“We are in an 11,000-square-foot building here,” he said, looking around his office. “It is tight, and when you add plowing equipment, it is impossible. I have a new truck coming soon and no place to park it.” He said that the radiant heat in the new facility will be “huge” when it comes to extending the life of the town’s heavy equipment.

He said the town’s heavy equipment is completely worn out by the time they part with it. On the wish list is a mini rubber tire excavator.

Ed is a friendly, cheerful guy who answers his own phone, “Highway.” He said he is not a computer whiz, but he can scan the screen for weather patterns and pretty much tell you what to expect from nature in the next half hour.

He said a lot of the ideas for the new facility came from investigating the town of Ogden’s highway department building, which was built about 10 years ago. The new facility will be larger, with five separate offices for managers, cold storage for equipment and a fabric or wood structure to store 4,000 to 5,000 tons of salt.

“Wherever we are going, it will be light years from where we are today,” he said. “The pole barn holds 100 tons of salt. If we run three times a day, I only have two days of salt storage to work with.”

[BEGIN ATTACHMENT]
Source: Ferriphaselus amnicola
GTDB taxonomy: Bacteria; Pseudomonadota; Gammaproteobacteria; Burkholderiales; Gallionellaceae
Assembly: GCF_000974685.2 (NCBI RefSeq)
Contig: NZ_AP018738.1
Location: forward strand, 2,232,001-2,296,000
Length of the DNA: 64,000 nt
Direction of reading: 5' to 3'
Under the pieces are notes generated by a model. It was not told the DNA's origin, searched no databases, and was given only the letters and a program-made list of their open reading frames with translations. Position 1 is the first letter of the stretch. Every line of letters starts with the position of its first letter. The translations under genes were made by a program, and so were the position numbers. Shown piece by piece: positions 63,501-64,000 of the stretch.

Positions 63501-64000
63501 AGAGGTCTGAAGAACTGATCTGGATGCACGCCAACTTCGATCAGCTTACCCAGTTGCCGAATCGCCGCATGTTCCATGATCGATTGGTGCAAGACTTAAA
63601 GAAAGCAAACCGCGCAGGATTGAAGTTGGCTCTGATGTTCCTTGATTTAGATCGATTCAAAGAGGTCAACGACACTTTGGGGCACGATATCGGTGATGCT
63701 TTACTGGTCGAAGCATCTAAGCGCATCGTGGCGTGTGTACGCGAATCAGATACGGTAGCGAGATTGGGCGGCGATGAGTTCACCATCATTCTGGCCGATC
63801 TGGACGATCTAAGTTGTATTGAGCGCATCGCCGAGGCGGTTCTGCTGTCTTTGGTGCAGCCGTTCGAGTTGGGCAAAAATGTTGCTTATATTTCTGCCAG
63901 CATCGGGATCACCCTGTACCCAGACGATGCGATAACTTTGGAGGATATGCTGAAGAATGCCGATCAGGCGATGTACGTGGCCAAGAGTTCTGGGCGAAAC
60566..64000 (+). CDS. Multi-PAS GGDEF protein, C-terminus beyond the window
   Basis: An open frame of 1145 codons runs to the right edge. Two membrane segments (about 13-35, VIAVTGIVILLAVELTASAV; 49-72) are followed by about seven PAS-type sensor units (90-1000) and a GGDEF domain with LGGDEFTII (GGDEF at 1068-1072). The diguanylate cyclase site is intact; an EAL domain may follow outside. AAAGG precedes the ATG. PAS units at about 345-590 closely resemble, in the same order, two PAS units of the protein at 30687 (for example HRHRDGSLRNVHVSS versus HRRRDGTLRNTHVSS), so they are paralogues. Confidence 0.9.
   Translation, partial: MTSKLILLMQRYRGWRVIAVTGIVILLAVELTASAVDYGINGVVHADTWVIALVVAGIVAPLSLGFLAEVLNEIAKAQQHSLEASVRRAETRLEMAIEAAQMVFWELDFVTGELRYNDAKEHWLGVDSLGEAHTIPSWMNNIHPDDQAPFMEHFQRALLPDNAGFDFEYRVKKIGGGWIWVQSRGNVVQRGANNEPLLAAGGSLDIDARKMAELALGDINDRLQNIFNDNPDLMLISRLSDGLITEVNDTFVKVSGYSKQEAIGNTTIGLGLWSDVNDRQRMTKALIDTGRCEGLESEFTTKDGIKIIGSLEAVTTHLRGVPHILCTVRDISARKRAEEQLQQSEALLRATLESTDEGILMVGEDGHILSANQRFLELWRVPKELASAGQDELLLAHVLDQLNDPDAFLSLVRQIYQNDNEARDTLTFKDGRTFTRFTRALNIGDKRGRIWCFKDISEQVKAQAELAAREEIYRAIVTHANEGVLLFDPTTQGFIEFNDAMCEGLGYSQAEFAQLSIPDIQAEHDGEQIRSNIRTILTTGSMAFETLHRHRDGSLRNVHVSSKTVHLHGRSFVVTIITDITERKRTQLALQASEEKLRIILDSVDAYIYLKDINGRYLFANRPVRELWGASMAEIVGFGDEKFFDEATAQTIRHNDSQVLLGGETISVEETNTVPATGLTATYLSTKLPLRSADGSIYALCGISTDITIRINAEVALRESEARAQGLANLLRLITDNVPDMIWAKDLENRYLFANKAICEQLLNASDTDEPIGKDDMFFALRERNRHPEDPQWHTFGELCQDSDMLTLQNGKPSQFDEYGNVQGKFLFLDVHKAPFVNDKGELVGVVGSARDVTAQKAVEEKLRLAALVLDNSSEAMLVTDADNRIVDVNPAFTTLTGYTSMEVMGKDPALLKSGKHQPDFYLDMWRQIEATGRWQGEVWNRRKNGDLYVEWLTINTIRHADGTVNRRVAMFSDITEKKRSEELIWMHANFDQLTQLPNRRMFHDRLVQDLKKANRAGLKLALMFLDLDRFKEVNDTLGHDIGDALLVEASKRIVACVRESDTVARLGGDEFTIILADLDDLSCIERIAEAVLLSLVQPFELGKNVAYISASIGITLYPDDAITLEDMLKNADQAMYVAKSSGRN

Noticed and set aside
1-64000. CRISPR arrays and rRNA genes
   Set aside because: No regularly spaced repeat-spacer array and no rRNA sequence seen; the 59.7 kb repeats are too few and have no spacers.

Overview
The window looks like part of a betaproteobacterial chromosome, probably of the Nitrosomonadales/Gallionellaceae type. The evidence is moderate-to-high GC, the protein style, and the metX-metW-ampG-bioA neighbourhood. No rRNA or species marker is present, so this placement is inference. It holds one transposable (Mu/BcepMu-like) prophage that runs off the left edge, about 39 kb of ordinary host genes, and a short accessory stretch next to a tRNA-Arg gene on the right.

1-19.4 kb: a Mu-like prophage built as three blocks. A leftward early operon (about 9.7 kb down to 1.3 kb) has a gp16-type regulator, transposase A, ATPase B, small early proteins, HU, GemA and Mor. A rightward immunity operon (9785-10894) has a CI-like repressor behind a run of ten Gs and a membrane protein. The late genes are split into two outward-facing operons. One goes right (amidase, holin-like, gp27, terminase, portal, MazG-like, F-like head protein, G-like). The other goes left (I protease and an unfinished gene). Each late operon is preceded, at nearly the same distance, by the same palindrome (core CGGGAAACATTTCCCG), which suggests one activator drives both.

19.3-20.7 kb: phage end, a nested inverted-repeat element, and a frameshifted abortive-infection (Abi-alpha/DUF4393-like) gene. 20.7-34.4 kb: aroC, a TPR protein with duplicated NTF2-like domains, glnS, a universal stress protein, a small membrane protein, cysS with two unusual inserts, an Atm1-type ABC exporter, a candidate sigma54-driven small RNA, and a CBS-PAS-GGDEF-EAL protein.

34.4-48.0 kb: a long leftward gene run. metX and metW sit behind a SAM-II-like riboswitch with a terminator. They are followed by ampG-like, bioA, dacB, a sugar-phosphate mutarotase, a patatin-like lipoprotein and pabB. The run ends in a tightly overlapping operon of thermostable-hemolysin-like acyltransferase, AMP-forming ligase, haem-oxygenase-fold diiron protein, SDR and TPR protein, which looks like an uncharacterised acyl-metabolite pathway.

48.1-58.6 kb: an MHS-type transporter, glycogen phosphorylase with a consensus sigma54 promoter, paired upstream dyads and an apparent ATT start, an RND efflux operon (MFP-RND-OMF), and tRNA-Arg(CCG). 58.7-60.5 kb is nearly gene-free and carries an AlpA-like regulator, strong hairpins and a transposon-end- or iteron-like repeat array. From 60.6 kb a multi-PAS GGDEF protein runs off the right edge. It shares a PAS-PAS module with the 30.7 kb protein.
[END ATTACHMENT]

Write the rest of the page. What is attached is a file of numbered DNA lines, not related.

He nearly ran out of salt in 2004 during his first winter on the job when he said it took him three weeks to get salt from the American Rock Salt mine in Hampton’s Corners about 40 miles away.

There are some admirable green features in the new building, including radiant heat throughout the work areas, high-efficiency lighting, five separate offices, and a storm water treatment system that makes the building and grounds crew responsible for “capturing, treating, retaining and cleaning up the run-off water,” which collects in specially built holding ponds by the property. The ponds reflect current environmentally sensitive building codes addressing runoff. The water has already attracted Canada geese.

Technology-wise the department is already hooked into the county’s fiber optic ring. The highway/parks employees will have newly created narrow bandwidths on their radios by year’s end. Radio transmission requires piles of paperwork, in this instance the bandwidths have to be in agreement with nearby Canada.

The town court, where case loads are growing along with the town’s population, is also crowded and cramped in the town hall. Following extensive renovation, town court will move its operations into the current highway garage. The town parks department, also under Ed’s supervision, is also cramped in an off-site location. Parks and recreation will move into the other half of the highway facility. Ed is clearly enjoying wearing a new hat as “building and grounds superintendent” for the new building. His crew of 15 for highways and 3 for parks has been involved in constructing many of the steps including site preparation and creating the building pad.